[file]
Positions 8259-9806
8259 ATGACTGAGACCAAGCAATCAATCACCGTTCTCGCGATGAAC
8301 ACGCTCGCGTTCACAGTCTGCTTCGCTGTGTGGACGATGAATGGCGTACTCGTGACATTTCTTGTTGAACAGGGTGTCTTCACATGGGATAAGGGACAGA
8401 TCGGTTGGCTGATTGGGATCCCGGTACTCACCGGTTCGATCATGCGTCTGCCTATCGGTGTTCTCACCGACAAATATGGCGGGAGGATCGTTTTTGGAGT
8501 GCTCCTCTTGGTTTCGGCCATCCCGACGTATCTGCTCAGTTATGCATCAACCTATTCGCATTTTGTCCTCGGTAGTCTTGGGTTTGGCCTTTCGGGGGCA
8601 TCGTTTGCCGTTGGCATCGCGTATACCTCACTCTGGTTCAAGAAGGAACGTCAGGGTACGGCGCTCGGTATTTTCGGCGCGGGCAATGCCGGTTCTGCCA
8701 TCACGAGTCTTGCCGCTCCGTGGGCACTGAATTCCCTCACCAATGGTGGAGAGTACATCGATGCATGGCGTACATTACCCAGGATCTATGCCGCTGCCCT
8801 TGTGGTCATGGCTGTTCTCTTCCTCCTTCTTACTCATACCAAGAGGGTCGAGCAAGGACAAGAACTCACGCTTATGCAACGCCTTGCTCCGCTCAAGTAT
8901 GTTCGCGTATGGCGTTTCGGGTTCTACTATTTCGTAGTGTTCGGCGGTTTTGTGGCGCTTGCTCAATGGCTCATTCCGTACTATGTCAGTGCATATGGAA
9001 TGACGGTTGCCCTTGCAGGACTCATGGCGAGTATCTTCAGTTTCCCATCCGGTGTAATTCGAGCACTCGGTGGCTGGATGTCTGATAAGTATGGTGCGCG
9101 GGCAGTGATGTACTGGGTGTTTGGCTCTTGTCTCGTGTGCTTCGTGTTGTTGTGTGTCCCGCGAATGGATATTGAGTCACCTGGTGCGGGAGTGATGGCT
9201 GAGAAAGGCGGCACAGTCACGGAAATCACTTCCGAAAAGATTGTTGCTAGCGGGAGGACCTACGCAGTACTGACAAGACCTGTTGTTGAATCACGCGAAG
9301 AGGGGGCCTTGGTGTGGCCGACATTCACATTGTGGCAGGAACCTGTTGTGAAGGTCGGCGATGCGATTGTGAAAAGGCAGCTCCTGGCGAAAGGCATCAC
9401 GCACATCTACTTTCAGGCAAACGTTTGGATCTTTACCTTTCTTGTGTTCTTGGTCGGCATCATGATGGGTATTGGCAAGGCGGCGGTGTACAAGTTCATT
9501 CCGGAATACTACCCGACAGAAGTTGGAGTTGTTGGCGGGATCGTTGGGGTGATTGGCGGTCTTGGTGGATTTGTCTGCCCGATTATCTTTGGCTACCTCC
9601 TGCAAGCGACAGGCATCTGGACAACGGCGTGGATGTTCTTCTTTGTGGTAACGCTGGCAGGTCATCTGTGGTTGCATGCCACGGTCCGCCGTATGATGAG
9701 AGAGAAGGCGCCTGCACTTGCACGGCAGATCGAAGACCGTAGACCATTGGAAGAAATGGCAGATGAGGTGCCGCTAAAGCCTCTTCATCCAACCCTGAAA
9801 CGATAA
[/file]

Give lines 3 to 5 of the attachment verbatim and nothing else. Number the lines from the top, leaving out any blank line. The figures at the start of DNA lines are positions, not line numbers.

8301 ACGCTCGCGTTCACAGTCTGCTTCGCTGTGTGGACGATGAATGGCGTACTCGTGACATTTCTTGTTGAACAGGGTGTCTTCACATGGGATAAGGGACAGA
8401 TCGGTTGGCTGATTGGGATCCCGGTACTCACCGGTTCGATCATGCGTCTGCCTATCGGTGTTCTCACCGACAAATATGGCGGGAGGATCGTTTTTGGAGT
8501 GCTCCTCTTGGTTTCGGCCATCCCGACGTATCTGCTCAGTTATGCATCAACCTATTCGCATTTTGTCCTCGGTAGTCTTGGGTTTGGCCTTTCGGGGGCA